Skip to comments.Kerry on Iran: Joseph Farah warns Dem endangering U.S. lives, aiding enemy
Posted on 09/28/2004 12:14:25 AM PDT by JohnHuang2
Monday, September 27, 2004
By Joseph Farah
© 2004 WorldNetDaily.com
In recent weeks, John Kerry has crossed the line from the traditional American position of "loyal opposition" in his fierce and self-contradictory criticism of President Bush's policies in Iraq.
He crossed that sometimes blurry line in a free society to the point where he is endangering Americans' lives and giving aid and comfort to the enemy.
The man who urged pre-emptive military action in 1997 and who voted to authorize the invasion now says a policy of regime change was all wrong simply to position himself as a viable political alternative to the president.
But Kerry is sending even more potentially dangerous and deadly signals to another enemy one the United States must decide how to confront in the coming weeks and months.
That enemy is the soon-to-be nuclear-armed, fanatical mullah regime in Iran.
Over the weekend, there were reports Iran has developed the range and targeting capability of missiles and is now capable of hitting London, Berlin, Paris and, of course, all of Israel.
Iran is on the verge of becoming a nuclear power, and, despite the regime's claims of only wanting to build a reactor for peaceful energy uses, it is also moving rapidly to begin reprocessing weapons-grade plutonium.
In addition, there were new reports that Iran has been talking to Syrian President Bashar al-Assad about the possibility of providing safe haven for former Iraqi nuclear weapons scientists.
Despite these ominous developments, Kerry's campaign rhetoric is making it more difficult for the United States to address the imminent threat posed by Iran.
For instance, listen to what Teresa Heinz Kerry told an audience in Colorado over the weekend:
The way we live in peace in a family, in a marriage, in the world, is not by threatening people, is not by showing off your muscles. It's by listening, by giving a hand sometimes, by being intelligent, by being open and by setting high standards.
In case anyone wasn't certain which nation she was talking about, Heinz Kerry elaborated even mentioning Iran by name and denouncing the administration's warnings to Tehran: "There are about 50 countries in the world that have the capability to build nuclear weapons. Are we going to attack them all?" she said.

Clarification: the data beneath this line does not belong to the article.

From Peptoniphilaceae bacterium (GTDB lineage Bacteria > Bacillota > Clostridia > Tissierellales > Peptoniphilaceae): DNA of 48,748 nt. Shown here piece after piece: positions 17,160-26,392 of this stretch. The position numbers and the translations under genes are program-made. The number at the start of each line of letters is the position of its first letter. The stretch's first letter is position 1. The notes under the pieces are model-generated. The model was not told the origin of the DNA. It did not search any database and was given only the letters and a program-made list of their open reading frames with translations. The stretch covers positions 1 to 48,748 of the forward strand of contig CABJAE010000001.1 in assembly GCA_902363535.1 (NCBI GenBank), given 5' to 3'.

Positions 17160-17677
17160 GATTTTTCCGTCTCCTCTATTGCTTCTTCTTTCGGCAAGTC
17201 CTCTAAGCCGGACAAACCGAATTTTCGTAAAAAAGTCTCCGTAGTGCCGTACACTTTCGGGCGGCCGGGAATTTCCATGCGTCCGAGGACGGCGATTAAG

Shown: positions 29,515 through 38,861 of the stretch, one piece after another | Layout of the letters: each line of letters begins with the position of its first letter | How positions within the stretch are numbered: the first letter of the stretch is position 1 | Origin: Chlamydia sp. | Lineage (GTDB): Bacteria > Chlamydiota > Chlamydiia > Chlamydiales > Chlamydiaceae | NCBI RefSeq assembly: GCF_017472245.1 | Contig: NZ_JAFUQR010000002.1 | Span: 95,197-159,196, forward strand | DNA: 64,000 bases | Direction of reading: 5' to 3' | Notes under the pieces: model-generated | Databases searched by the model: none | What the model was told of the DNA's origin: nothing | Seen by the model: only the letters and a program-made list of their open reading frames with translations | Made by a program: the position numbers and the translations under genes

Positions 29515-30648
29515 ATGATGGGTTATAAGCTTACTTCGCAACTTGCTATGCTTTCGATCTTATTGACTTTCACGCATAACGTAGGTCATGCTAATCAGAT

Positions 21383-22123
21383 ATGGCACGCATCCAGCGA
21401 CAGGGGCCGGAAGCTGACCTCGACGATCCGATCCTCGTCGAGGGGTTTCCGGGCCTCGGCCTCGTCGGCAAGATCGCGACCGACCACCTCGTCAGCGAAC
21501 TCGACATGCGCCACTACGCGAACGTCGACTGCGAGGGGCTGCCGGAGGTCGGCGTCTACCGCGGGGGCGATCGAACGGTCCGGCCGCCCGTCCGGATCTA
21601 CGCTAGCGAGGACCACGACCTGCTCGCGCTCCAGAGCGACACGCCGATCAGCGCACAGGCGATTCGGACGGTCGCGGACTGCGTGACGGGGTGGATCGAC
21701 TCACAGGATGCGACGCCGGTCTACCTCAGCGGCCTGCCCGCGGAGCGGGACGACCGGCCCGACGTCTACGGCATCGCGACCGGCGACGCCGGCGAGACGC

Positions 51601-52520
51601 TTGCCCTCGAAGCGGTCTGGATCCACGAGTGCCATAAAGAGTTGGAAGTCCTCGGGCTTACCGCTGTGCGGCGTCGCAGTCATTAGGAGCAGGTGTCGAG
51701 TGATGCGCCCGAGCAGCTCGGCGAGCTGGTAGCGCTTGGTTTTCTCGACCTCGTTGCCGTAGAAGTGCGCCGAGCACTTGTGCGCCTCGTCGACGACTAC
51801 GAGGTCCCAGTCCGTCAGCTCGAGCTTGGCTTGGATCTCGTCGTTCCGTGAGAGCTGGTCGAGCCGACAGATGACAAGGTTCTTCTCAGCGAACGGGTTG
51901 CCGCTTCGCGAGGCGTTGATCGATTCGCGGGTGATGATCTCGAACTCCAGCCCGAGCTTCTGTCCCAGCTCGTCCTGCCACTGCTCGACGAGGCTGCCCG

It should be of grave concern to every American that among Kerry's top fund-raisers are three Iranian-Americans who have been pushing for dramatic changes in U.S. policy toward Iran.
I'm talking about Hassan Nemazee, 54, an investment banker based in New York, who has raised more than $100,000. Why is he betting on Kerry? Read Teresa's lips.
I'm talking about Faraj Aalaei, who has raised between $50,000 and $100,000 for the Kerry campaign. Why is he betting on Kerry? Read Teresa's lips.
I'm talking about his wife, Susan Akbarpour, whom the Kerry campaign also lists as having raised between $50,000 and $100,000 for the campaign. Why is she betting on Kerry? Read Teresa's lips.
And the Iranians may not have to read Teresa's lips. There may be more direct communication at work between Kerry and the terrorist-supporting mullah regime.
Last February, WorldNetDaily reported that Iran's official Mehr News Agency had received an e-mail from Kerry's campaign pitching the candidate as one who will "repair the damage done" to international relations by Bush.
Yes, once again, Kerry is doing what he always does what he has done ever since he came to the attention of the American people in 1971 and, in fact, what first brought him to the attention of the American people.
He is giving aid and comfort to the enemy.
But, this time, the enemy is not a group of communists in black pajamas with conventional weapons. This time, the enemy is a soon-to-be nuclear-armed jihadist nation with one goal in mind destroying the "Great Satan," otherwise known as the United States of America.
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